Some times it feels like Sudbury, the town I live in, is going to become the only town in Massachusetts that doesn’t have a brewery. I know that is a huge exaggeration, but so many new breweries have opened and I haven’t even heard a hint of one in my town. Silly me for prizing my children’s education over immediate access to beer. Fortunately there are a number of great options in neighboring towns, so I get to decide which brewery I’d like to make my local. In some ways this is a better situation, it would be terrible to have a brewery open up in town and make crappy beer, now I can pick a place I know I enjoy. Right now the leader in the clubhouse is Springdale Brewing in Framingham. I guess I could cheat and say Jack’s Abby and Springdale, but I consider them separate places (I love both, but I can get Jack’s Abby beers everywhere, need to hit the brewery for the Springdale stuff). Springdale makes awesome beer, has a great space, cans and bottles everything (I hate growlers), minimal lines, and I need to run specific errands in Framingham on a regular basis so I have a built in excuse to be in the area. That is basically everything I am looking for in a local brewery. On a recent trip I grabbed a number of offerings including Desert Solitaire, a wild ale brewed with wheat, rye and spelt and aged in oak, and Really Though, a double IPA brewed with Citra, Mosaic and Columbus hops.

Springdale Desert SolitaireSpringdale Desert Solitaire pours clear straw yellow with a minimal white head. The scent is all from the fermentation, some funk and acidity. The flavors imparted by the wild yeast and barrel aging lead the way too, notes of green apple, lemon, sour cherry, white grape and oak. There is a bit of tartness too, but it isn’t overpowering. The malts add a solid backbone, whole wheat bread and the distinct spicy flavor imparted by rye. Desert Solitaire is light and easy to drink, not too boozy at 6.5% ABV. The finish is dry with some lingering yeast and acid. This is a delicious wild ale, lots of flavor from the fermentation and I love the rye addition to the malt bill, it really complements the tartness. Hoppy Boston score: 4.5/5.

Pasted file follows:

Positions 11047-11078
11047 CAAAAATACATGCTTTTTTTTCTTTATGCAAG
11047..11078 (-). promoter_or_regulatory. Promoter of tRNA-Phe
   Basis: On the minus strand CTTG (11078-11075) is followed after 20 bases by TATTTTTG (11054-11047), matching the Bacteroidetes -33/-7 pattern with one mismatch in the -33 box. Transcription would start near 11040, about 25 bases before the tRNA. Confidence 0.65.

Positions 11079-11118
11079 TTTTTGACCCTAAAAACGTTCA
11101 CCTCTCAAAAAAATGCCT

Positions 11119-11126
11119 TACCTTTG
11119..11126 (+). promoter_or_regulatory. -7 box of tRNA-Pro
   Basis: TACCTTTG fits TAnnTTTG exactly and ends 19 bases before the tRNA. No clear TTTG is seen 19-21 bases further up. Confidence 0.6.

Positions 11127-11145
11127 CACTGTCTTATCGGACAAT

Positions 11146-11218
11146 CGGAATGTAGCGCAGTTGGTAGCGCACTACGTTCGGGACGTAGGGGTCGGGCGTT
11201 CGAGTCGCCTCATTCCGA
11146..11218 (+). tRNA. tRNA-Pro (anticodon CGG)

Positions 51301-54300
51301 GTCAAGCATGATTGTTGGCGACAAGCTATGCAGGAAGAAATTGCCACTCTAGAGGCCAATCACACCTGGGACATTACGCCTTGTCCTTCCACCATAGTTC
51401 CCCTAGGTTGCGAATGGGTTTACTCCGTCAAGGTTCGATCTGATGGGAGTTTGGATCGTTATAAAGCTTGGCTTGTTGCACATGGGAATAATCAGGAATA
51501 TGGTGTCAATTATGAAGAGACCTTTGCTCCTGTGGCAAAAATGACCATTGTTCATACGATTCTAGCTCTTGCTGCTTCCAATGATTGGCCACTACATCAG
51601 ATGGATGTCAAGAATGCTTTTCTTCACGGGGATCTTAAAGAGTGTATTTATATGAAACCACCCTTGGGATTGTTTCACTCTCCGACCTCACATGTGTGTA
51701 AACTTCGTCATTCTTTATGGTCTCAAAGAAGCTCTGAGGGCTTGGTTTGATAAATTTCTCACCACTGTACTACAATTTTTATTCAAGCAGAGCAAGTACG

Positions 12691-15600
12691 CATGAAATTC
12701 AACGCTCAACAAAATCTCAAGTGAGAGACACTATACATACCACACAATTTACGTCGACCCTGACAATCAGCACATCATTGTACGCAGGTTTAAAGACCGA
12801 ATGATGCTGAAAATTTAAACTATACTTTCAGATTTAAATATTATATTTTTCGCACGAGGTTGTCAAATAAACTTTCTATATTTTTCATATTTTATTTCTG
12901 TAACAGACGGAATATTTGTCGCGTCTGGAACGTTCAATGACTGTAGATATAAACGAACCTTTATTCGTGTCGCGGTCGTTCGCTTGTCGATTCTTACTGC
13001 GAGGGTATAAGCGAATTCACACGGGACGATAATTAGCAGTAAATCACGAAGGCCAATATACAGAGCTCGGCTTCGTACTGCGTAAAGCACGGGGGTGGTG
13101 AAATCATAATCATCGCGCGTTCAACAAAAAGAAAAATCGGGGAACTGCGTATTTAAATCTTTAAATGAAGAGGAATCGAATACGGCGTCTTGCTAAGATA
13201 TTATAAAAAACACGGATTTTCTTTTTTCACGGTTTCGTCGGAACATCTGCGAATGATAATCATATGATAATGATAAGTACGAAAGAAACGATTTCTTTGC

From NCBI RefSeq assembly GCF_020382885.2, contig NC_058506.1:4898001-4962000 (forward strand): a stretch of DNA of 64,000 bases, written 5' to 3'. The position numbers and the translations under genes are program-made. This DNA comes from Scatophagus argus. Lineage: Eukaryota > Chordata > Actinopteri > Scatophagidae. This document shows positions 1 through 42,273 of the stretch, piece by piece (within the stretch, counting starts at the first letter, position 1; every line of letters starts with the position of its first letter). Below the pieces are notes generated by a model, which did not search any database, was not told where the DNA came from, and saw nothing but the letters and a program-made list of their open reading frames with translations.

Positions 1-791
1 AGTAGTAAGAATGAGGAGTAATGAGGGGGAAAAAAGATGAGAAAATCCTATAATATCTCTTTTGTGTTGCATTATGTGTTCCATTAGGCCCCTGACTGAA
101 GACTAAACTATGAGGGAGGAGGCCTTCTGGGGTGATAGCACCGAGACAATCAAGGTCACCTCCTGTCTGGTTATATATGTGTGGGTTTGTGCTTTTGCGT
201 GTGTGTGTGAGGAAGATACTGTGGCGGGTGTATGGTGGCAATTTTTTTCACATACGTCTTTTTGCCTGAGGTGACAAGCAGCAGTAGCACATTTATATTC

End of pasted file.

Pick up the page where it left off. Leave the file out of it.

Springdale Really ThoughSpringdale Really Though pours murky yellow-orange with a small white head. The scent is a solid hit of fruity hops with a floral undertone. The flavor is hop forward, notes of pineapple, mango, tangerine, resin along with a bit of bitterness. This is complemented by a solid malt backbone, hints of cereal and bread crust. Really Though is full bodied but drinks super easy for 8.5% ABV. The finish is crisp with some lingering hops. This is a very good DIPA, I have yet to have a bad beer from Springdale, happy to adopt it as my local brewery. Hoppy Boston score: 4.25/5.

Previous Springdale Reviews:

Springdale Solid State and Kreik MythologySpringdale Amirite?! and Good N’ You?

Aeronaut Double Hop Hop

As my frequent readers know, I hate waiting in line for beer. There are a few local breweries that make amazing beers but I never travel to because the combination of  long lines and can limits kill my excitement to make the trek. That being said, there are a large number of beer geeks who seem to have no problem standing in lines, and quickly line up for any beer release that excites them. Some breweries have heard the complaints about the lines from loyal cutomers and have decided on alternate strategies for limited release beers. Aeronaut Brewing has come up with a great way to sell their most recent batch of Double Hop Hop, their sought after DIPA. Instead of sharing a release date/time on social media and asking people to wait in line, they allowed customers to purchase a ticket online ahead of time, and then trade in the ticket for a 4 pack of cans once the beer is ready. From what I heard the release was easy, even people who stopped by on day one were in and out with their beer. Fortunately for me Aeronaut sent along a sample along with a special glass, which I was very excited to use. Aeronaut Double Hop Hop is loaded with Citra and Mosaic hops and available on a limited basis in 16 oz tallboy cans.

Aeronaut Double Hop HopAeronaut Double Hop Hop pours murky orange with a small white head. The aroma features a nice burst of hops, mostly citrus with an undercurrent of floral aromas. The hops also dominate the flavor, notes of grapefruit, papaya, tangerine and a little pine. The floral/pine notes along with a soft but persistent bitterness keep the beer from being straight juicy NEIPA, but it checks most of the boxes you look for in the style. The hops are balanced by a full malt backbone, hints of bread dough and cereal. Double Hop Hop has a full mouthfeel but drinks very easy for 8.4% ABV. The finish is crisp with some lingering hop flavor and just a little bitterness. This beer is stellar, enough fruity flavor and aroma for the most passionate of juice-heads but the other flavors add needed complexity. I really enjoyed Double Hop Hop and would happily (not) wait in line for the next batch! Hoppy Boston score: 4.75/5.

Previous Aeronaut Reviews:

Aeronaut Robot Crush, Aeronaut A Year With Dr. NanduAeronaut A Session With Dr. NanduAeronaut The Eye of Sauvin